Slide 60 - has both a cross-section and a long section of a nerve, such as you might dissect in gross anatomy.  The Masson stain shows the connective tissue sheaths clearly in blue.

Look first at the cross-section.  Note definite, round bundles of nerve processes.  Identify epineurium, perineurium and endoneurium in blue.  Where can you see nuclei of Schwann cells? fibroblasts? Individual axons may appear as dots in otherwise empty circles where myelin has been largely dissolved. (Figure 7-15a Wheater)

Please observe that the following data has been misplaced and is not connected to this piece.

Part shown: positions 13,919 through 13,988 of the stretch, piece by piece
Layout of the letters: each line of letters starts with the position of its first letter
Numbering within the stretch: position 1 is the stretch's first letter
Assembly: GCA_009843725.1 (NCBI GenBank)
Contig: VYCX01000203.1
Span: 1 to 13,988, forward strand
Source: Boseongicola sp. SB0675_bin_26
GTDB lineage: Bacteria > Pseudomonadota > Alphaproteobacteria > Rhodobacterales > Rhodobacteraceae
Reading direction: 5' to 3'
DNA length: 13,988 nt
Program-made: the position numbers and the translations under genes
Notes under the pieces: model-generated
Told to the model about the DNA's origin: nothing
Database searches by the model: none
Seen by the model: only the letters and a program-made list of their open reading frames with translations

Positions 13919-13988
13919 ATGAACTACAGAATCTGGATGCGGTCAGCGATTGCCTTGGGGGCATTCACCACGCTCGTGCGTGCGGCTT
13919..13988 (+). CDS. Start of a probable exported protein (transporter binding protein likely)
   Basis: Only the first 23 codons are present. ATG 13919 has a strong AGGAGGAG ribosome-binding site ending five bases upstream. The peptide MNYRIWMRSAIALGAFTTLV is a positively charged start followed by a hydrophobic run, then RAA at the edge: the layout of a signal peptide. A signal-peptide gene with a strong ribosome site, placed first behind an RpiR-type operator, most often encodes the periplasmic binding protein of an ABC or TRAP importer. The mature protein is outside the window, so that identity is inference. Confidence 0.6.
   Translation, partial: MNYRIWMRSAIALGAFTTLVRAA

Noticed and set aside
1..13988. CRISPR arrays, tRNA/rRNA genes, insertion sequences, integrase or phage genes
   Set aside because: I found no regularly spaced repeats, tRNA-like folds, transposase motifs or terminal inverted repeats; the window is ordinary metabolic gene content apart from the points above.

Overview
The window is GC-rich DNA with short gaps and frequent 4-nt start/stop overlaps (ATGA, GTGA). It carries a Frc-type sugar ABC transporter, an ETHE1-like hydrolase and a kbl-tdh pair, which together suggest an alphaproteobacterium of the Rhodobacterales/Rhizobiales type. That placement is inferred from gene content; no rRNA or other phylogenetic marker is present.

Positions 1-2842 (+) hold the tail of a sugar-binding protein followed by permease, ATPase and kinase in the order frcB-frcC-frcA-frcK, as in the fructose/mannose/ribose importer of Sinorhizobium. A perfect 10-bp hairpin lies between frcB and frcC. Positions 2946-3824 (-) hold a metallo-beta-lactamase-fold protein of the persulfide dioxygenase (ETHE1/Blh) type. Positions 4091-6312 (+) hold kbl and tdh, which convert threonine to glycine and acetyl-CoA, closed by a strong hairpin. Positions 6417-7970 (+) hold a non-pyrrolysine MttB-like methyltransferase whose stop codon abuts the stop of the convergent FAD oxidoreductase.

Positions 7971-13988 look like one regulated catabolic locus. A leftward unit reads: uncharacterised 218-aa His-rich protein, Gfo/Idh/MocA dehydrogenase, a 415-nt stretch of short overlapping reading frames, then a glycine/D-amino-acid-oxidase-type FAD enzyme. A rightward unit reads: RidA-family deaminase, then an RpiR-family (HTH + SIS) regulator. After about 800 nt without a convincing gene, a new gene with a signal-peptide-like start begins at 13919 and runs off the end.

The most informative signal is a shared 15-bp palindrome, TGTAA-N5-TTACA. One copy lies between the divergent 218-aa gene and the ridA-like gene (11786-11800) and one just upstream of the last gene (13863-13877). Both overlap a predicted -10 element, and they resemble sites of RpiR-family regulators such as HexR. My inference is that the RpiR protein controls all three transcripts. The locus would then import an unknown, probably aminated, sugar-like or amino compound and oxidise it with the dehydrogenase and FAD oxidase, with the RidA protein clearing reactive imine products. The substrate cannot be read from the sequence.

In long sections, again identify the C.T. coats in blue.  Notice also the waviness of the nerve processes; this is very typical of peripheral nerve as a tissue.  The paleness or foamyappearance of the myelin sheath is also characteristic.  Look for nodes of Ranvier.  Axons proper are thin, dark lines and continue straight through the nodes.  Where are Schwann cells? Endoneurial C.T. Cells? Some of the nerve processes are functionally dendrites; where do their cell bodies lie?  Some of the processes are functionally axons; where do their cell bodies lie?  These particular dendrites and axons are all heavily myelinated and look morphologically identical.  At the E M Level, concentric and alternating heavy and light lines can be observed.  What is the light line called?  What is the heavy line called?  What is the cellular origin of each line?